"Fiduciary is a term getting thrown around a lot," says Morgan Lewis partner Jennifer Klass, co-author of the paper -- along with Eric Perelman -- and former associate general counsel for Goldman Sachs Asset Management. "It isn't a concrete inflexible thing. It's applied based on the scope of services. That's the thesis of our paper." See: Robo-deal catapults Goldman Sachs into defined contribution business that's as down market as it gets.
Betterment's legal counsel, Seth Rosenbloom, says the paper, entitled The Evolution of Financial Advice: Digital Investment Advisors as Fiduciaries, comes down to two aspects of fiduciary care -- duty of loyalty and duty of care.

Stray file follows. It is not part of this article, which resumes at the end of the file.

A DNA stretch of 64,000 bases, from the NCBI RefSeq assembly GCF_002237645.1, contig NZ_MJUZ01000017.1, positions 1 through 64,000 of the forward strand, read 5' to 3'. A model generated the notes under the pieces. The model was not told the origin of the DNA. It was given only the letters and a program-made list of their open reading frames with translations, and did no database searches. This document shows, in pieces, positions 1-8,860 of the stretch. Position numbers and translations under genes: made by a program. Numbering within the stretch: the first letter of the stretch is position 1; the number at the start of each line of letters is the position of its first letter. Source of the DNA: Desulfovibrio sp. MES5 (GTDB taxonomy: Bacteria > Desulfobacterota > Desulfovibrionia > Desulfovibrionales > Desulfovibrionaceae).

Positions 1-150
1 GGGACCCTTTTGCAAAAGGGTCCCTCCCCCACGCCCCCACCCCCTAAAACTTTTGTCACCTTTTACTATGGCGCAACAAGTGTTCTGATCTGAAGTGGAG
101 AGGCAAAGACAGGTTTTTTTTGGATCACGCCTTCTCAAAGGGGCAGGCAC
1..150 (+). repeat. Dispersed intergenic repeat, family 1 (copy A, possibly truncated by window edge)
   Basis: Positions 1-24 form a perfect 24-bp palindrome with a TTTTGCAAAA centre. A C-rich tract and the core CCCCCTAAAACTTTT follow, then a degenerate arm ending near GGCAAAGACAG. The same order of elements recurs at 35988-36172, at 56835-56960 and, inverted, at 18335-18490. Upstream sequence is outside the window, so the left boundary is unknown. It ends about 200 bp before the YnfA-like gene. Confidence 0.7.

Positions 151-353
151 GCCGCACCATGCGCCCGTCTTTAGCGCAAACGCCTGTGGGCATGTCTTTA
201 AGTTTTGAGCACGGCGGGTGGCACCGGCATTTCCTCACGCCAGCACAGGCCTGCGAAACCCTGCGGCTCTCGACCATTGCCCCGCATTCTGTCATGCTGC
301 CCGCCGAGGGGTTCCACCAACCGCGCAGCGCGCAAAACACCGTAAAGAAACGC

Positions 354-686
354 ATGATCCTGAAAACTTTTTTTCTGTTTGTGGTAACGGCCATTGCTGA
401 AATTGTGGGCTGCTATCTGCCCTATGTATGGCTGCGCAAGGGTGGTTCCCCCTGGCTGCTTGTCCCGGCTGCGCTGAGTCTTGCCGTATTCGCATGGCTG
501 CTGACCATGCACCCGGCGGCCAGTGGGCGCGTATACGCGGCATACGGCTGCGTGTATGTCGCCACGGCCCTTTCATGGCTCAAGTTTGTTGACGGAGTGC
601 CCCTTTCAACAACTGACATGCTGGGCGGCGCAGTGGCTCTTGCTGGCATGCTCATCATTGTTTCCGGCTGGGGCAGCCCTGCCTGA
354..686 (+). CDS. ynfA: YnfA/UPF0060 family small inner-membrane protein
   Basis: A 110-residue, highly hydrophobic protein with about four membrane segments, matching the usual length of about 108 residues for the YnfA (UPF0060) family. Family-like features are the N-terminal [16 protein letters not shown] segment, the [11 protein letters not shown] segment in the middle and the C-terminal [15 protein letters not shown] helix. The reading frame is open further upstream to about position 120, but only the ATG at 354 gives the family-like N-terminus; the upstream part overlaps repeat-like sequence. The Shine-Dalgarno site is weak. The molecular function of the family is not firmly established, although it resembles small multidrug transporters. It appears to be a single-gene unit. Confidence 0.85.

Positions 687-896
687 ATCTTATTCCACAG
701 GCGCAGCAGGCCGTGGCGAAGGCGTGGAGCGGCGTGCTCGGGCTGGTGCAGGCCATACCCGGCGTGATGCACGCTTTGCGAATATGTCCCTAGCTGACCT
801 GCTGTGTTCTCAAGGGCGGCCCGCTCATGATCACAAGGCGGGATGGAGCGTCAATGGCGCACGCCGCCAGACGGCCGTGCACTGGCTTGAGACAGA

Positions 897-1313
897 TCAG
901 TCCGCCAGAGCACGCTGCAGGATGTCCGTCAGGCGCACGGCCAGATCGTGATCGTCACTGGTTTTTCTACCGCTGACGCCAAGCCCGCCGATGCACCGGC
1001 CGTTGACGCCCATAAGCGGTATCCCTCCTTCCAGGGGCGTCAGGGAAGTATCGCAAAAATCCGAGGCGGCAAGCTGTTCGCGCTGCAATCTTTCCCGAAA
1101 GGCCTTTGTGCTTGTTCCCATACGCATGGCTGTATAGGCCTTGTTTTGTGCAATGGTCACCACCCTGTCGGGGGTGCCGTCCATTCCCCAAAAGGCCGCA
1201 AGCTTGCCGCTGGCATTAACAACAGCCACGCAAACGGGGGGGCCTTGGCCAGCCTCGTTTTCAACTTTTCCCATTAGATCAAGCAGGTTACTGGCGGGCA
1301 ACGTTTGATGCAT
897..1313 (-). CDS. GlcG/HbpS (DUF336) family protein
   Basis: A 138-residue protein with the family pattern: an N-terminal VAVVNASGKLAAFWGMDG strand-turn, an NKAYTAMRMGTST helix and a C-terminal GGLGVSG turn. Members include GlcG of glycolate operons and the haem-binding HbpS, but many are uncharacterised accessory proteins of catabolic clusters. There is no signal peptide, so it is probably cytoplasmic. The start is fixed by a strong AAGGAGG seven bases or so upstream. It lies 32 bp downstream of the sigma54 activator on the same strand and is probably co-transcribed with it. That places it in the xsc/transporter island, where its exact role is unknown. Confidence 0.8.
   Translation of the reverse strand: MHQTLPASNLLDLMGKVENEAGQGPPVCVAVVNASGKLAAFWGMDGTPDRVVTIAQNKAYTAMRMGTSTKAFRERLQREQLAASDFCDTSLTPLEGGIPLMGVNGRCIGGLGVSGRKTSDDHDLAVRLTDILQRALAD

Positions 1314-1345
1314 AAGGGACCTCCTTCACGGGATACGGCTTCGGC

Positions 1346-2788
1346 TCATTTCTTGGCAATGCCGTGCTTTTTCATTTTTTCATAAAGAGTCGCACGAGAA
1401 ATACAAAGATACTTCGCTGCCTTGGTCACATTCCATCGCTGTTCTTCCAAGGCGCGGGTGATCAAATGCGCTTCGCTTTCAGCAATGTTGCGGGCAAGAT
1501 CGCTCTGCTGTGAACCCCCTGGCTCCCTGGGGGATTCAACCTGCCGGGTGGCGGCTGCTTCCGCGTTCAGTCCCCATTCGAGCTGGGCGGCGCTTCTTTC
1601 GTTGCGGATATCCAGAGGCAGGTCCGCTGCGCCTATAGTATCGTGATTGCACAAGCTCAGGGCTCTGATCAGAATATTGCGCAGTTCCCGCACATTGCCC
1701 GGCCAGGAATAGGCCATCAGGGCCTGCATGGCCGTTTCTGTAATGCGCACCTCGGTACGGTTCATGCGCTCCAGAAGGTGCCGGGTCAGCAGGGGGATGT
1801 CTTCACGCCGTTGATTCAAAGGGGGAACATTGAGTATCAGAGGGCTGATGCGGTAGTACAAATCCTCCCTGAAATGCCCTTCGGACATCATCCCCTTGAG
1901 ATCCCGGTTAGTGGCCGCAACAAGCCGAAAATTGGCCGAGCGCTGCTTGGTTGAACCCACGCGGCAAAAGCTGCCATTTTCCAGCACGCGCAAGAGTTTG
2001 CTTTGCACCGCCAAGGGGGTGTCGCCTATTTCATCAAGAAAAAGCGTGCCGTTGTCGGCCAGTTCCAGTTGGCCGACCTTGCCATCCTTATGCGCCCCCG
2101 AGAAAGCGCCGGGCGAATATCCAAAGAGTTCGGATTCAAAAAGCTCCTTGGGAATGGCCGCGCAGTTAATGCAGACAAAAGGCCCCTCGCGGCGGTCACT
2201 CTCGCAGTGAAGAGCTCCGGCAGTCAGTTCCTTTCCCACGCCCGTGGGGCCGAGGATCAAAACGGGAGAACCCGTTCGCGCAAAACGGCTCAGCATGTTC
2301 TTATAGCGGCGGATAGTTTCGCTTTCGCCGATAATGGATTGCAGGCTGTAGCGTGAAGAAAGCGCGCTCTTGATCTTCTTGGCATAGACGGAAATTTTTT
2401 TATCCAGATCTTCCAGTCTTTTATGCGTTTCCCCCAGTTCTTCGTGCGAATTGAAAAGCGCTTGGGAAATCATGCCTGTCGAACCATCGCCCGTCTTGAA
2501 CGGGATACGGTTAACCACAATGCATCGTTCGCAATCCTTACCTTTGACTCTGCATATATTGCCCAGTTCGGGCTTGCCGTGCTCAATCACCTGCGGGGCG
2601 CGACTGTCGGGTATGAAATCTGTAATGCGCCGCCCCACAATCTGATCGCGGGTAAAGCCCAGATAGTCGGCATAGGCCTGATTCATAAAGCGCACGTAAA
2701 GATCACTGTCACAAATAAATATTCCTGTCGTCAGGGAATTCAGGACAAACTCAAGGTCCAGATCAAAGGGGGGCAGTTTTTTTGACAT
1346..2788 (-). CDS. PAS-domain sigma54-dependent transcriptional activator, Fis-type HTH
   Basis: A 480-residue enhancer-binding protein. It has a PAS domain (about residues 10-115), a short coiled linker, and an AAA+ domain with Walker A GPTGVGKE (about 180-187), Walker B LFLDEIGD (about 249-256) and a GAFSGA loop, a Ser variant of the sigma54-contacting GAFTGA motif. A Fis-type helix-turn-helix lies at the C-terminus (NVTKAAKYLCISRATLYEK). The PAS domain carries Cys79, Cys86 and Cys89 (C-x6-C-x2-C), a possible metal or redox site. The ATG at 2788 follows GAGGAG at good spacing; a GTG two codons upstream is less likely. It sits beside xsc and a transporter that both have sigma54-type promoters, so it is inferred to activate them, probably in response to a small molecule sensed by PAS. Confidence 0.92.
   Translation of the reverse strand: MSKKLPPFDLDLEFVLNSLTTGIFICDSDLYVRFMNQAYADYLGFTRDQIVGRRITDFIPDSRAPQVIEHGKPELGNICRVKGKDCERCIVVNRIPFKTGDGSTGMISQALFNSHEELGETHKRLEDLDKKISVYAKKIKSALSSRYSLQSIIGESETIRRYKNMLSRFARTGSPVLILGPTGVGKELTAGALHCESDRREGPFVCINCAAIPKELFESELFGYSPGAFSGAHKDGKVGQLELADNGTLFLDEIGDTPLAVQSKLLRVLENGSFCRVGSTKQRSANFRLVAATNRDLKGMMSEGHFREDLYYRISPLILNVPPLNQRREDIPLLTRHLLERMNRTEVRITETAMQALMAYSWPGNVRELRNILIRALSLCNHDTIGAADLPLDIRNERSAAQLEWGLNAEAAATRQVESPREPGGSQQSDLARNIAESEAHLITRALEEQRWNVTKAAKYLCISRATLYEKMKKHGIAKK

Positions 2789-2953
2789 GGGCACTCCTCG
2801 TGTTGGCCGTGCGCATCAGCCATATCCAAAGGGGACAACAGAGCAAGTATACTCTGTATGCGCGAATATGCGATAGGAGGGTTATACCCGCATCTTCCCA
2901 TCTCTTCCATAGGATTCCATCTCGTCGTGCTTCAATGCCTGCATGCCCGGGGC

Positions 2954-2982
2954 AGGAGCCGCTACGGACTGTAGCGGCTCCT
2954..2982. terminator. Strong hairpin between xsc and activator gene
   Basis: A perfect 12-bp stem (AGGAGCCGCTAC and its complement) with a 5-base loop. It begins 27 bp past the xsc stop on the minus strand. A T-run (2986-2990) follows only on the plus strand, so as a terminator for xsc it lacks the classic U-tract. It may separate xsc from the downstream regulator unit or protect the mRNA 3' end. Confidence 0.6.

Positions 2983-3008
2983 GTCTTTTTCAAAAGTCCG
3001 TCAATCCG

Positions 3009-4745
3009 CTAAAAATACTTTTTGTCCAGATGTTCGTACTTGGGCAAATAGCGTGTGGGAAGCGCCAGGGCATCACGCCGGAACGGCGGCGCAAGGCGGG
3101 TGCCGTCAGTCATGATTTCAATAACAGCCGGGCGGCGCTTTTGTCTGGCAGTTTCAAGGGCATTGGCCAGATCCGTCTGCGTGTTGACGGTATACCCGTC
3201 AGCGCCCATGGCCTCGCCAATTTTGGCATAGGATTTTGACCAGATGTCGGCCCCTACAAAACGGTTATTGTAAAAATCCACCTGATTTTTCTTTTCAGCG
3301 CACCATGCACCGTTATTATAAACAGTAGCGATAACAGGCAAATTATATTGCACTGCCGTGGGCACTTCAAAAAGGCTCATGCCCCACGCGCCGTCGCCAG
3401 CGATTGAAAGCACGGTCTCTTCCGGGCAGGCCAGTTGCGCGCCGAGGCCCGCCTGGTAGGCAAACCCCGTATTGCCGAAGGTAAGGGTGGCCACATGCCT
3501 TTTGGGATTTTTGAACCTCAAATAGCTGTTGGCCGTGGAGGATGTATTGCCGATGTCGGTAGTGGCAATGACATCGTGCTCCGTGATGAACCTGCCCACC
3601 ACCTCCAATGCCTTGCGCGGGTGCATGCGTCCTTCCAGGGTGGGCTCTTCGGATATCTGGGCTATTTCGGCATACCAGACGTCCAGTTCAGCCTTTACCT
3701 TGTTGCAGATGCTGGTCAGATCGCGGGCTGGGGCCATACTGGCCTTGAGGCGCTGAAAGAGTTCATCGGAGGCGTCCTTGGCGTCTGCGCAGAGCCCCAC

"People don't spend enough time on loyalty," he says. "It reframes [the concept of loyalty] a bit and says there are, and always have been, levels and that none of them are not fiduciary." See: How 10 top groups define 'fiduciary'
As the paper puts it: "Under both common law and the Advisors Act [of 1940], the applicable standard of care may be defined by contract, and the concepts of reasonable care and skill that are at the heart of any standard of care necessarily must be judged in relation to the scope of services agreed to by the client."
One attorney, who asked not to be named, opined: "They are arguing, in essence, that robo customers don't want the best advice, they want the cheapest. Based on that contractual relationship, the robo delivers what it is promises."